Welcome to the Friday the 13th edition of the discount broker weekly roundup. It’s been an exciting week in the markets as news of the widely anticipated Twitter IPO became official. This week, I’ll provide some highlights of fee drops and deal announcements that took place, followed up by a couple of interesting forum on discount broker costs. Finally, there are a couple of examples of how “social media” is being used by discount brokerages/financial firms to connect with Canadians interested in investing.
Fee Information Gets No RESP(ect)
Earlier this week, I wrote a piece on CIBC Investor’s Edge and how they’ve waived the annual fee for the RESP for balances under $15,000. As a quick heads up, neither the fee schedule nor the commission page have been updated as yet, however the announcement does appear on their home page.
RBC Direct Investing also just recently jumped onto the deals and promotions bandwagon by offering 25 commission-free trades that can be used for up to a year. Their marketing strategy of being able “trade free for a year” is definitely catchy however be sure to read the fine print. To see how this offer stacks up against other discount brokerage deals, click here.
In the Forums
Forum activity has been picking up recently, with investors looking to other investors for their thoughts on market direction and particular stocks. Along with the increase in market interest, there were a couple of discount brokerage related questions that came up about the costs at Questrade.
In this first post on Canadian Money Forum, a mini-debate was touched off by Questrade’s recent announcement to its clients that it would be raising its options assignment/exercise fee to $24.95 (flat) from $12.95.
The following post on RedFlagDeals.com, there was some clarification required on the actual interest rates for margin accounts. While the original poster had their answer clarified, the follow up post shed light that Questrade’s margin interest rates are not, in fact, as cheap as other discount brokerages. This is a good example of why it is important to understand all of the costs associated with choosing a discount brokerage and whether some tradeoffs on price make sense for the style of trading that is anticipated.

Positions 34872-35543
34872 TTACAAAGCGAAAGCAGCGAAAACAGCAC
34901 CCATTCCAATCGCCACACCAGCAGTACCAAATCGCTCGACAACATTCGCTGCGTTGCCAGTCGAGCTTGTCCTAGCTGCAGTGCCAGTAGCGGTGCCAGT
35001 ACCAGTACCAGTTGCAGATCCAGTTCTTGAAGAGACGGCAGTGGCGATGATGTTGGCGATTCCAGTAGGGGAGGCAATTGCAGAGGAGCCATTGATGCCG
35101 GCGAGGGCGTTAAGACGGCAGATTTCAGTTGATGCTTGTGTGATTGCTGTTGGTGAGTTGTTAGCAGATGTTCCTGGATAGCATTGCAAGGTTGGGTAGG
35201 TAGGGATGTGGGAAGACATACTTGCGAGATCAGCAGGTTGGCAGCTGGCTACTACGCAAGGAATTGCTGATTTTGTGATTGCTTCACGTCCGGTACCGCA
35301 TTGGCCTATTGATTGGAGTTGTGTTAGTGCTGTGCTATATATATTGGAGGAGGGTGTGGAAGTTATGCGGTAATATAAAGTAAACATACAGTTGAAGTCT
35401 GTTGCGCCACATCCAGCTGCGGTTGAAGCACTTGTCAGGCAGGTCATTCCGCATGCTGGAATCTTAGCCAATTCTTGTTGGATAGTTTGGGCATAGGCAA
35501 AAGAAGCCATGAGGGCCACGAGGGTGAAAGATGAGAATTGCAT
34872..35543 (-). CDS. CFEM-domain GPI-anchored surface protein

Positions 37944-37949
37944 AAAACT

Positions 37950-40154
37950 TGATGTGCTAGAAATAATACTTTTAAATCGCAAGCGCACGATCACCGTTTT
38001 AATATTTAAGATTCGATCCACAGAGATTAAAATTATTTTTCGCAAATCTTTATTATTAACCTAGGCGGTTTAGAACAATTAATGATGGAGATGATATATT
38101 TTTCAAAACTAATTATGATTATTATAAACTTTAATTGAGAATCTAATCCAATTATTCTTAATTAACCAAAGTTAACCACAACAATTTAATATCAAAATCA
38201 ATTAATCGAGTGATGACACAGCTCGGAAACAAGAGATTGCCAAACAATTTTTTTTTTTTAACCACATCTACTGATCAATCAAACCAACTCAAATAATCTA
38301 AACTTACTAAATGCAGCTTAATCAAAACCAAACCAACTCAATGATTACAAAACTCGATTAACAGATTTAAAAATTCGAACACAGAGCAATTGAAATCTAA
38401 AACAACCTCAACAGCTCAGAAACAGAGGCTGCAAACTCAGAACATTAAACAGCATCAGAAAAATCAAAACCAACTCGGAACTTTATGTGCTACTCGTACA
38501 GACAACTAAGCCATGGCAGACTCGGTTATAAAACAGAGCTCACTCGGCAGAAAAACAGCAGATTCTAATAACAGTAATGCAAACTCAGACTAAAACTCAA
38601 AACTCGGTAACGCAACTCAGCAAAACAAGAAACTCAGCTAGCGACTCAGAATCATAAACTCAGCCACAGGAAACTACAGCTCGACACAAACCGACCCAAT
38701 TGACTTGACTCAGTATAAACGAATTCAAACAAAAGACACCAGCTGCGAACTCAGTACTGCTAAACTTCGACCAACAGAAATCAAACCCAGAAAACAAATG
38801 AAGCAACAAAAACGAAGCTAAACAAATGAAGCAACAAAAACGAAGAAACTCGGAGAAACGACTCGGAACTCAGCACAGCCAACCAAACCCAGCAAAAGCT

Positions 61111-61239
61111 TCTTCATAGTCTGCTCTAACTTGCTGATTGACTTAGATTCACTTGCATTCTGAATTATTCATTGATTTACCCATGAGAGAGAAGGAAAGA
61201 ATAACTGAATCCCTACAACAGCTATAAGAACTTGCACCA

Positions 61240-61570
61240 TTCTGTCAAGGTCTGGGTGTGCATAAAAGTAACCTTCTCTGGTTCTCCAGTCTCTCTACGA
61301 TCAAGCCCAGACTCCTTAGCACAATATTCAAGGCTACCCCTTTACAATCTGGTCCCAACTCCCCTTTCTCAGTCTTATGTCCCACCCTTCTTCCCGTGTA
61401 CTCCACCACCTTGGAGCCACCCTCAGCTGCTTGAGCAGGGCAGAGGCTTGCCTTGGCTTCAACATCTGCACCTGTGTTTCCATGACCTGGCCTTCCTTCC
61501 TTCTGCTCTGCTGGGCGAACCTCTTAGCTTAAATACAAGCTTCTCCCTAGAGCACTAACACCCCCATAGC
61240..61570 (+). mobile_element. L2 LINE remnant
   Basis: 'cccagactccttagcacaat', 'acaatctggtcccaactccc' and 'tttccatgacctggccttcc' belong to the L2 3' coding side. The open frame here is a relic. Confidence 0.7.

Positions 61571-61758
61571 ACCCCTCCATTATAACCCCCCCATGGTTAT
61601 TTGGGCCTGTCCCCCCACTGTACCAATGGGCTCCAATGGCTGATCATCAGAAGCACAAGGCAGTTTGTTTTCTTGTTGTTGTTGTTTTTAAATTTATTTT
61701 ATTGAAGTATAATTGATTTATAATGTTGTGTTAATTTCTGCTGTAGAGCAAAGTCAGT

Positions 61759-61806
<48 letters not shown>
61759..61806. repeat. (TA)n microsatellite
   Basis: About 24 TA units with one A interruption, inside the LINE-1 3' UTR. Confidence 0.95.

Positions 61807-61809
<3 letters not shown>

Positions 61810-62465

Investors and Social Media
A recent survey commissioned by BMO InvestorLine showed that investors may not find social media as reliable as “traditional media” when it comes to investing information. Intriguing as the results were, there are more results daily of the shift in media towards the new channels, such as Twitter, Facebook and others. The following examples from this week’s roundup seem to suggest that social media is something investors and Canadian discount brokerages, are starting to embrace more fully.
While it might be hard to imagine Facebook being a source of investment information, the following example of funny video from TD shows how TD is leveraging Facebook as a way to connect with investors in their “TD Helps” forum
Twitter is awash in content being provided by various discount brokerages. While there is often an incentive to try and direct traffic to the brand, online brokers such as National Bank Direct Brokerage, have used Twitter to connect visitors to educational content. And they’re not alone, brokerages on Twitter such as Scotia iTrade and Virtual Brokers are also doing the same, albeit to different degrees.
As these major brands migrate more of their content onto social media channels, users may find it ‘easier’ to trust the channel if they begin to trust the personalities present on them.
That’s it for this edition of the roundup, hope everyone has a spectacular weekend!